Like most Communication majors, I wrote a lot of papers in college. A lot. I entered college wanting to be a journalist or (secretly) an author, but very few of the many assigned papers show the passion of someone who loves to write. Most of them, instead, were words and punctuation, strung together with an eye focused on word count, to, if nothing else, hit the required minimum mandated.
It’s interesting to me that (way too many) years later, a paper from a History class I was required to take sticks out in my mind. Not because I remember the actual assignment, or that I think it’s a sample of good writing, or that I even enjoyed writing it, but rather, because I interviewed my grandfather about his experience in World War II.
I remember sitting in his dimly lit living room talking with him. He was very matter-of-fact and didn’t offer much detail or description; I didn’t prod. He was, after all, deserving of my respect, even if I had given him lip so many times over the years. It wasn’t my place to make him talk about something he didn’t want to.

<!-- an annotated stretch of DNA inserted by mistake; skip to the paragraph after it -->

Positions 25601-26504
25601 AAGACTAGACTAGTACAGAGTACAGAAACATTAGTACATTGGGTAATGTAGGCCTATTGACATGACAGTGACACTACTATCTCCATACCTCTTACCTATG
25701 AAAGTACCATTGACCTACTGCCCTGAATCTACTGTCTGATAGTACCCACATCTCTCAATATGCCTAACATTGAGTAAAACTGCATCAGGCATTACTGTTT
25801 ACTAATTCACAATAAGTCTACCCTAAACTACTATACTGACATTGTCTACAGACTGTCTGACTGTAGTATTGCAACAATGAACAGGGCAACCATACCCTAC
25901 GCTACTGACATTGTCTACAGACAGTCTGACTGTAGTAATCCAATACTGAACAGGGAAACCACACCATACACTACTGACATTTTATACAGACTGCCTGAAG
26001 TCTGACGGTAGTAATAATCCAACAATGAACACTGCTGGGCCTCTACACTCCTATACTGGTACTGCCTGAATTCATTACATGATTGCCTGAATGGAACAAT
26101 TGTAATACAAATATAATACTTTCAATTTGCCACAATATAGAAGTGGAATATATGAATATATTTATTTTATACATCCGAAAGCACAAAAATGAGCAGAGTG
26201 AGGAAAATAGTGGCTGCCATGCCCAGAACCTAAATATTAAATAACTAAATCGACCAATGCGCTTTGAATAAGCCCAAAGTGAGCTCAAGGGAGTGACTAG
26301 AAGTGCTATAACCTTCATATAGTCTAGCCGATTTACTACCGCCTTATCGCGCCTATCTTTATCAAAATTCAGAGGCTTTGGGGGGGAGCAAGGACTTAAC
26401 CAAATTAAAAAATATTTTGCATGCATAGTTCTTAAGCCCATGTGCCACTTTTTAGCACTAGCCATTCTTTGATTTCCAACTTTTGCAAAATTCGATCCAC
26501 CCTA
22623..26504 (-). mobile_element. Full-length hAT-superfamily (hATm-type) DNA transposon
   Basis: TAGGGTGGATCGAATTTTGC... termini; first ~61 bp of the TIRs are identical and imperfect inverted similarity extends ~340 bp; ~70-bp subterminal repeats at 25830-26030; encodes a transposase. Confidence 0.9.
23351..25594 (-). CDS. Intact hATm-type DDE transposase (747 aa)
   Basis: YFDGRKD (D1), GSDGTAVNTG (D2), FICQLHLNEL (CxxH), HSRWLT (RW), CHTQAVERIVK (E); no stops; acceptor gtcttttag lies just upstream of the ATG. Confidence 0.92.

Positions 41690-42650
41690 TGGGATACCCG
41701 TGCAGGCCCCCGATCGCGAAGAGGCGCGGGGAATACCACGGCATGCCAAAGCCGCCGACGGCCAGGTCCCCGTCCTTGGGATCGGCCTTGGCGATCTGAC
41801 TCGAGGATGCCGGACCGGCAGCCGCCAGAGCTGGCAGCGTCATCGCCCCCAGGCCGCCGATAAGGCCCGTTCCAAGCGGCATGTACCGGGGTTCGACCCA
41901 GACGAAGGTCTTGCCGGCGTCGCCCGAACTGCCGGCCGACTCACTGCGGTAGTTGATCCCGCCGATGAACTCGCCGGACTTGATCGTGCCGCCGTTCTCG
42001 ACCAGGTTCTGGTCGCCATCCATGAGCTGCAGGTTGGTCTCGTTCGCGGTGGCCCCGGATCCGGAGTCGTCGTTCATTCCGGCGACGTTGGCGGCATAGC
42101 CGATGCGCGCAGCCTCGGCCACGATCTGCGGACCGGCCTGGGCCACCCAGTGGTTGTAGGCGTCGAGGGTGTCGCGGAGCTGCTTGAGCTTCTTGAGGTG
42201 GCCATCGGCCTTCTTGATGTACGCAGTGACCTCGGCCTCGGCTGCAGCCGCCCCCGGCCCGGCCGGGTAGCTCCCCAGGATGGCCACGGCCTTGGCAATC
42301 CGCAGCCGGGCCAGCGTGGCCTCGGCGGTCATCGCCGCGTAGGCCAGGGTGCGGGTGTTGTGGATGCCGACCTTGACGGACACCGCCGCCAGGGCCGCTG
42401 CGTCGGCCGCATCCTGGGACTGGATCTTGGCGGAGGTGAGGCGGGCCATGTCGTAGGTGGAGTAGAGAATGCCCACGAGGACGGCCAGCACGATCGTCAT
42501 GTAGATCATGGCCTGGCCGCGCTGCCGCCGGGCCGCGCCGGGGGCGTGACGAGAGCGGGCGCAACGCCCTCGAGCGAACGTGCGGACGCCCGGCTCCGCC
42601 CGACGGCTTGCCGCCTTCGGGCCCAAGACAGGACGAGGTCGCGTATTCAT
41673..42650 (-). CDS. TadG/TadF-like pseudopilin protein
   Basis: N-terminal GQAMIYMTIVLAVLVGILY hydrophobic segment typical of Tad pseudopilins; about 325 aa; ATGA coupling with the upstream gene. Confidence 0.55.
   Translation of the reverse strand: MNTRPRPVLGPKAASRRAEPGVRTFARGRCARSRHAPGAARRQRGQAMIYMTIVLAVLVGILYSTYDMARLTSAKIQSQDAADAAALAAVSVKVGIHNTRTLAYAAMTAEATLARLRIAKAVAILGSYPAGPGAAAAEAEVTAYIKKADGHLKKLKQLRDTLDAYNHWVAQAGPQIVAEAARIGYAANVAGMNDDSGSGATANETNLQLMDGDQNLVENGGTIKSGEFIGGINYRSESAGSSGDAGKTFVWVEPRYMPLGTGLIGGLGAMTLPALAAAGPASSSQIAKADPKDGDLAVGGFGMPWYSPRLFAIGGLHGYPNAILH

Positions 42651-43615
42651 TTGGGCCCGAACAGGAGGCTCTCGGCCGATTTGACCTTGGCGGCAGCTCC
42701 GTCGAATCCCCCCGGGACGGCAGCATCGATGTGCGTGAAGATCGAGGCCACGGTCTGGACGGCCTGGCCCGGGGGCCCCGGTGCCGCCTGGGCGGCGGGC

Because of this, my paper is littered with annotations from literary sources, with details and hard facts about his experience: how he was at the movies on the day Japan bombed Pearl Harbor, that he was drafted into the Army, stationed in Kunming, China, that he married my grandmother while he was on leave, and ultimately came home adorned with four medals.
At one point, however, his gruff facade slipped and he shared my favorite quote of the piece, “I wanted to quit,” he says, “but I couldn’t quit, because I had to keep on going.”
Years later, I think of this quote often. When I’m having a bad day, when everything is falling apart, I think of his words, his service, his sacrifice. And that of every other veteran, and of their families. And how because of them, because they refuse to quit, because they keep on going, we are the land of the free, home of the brave.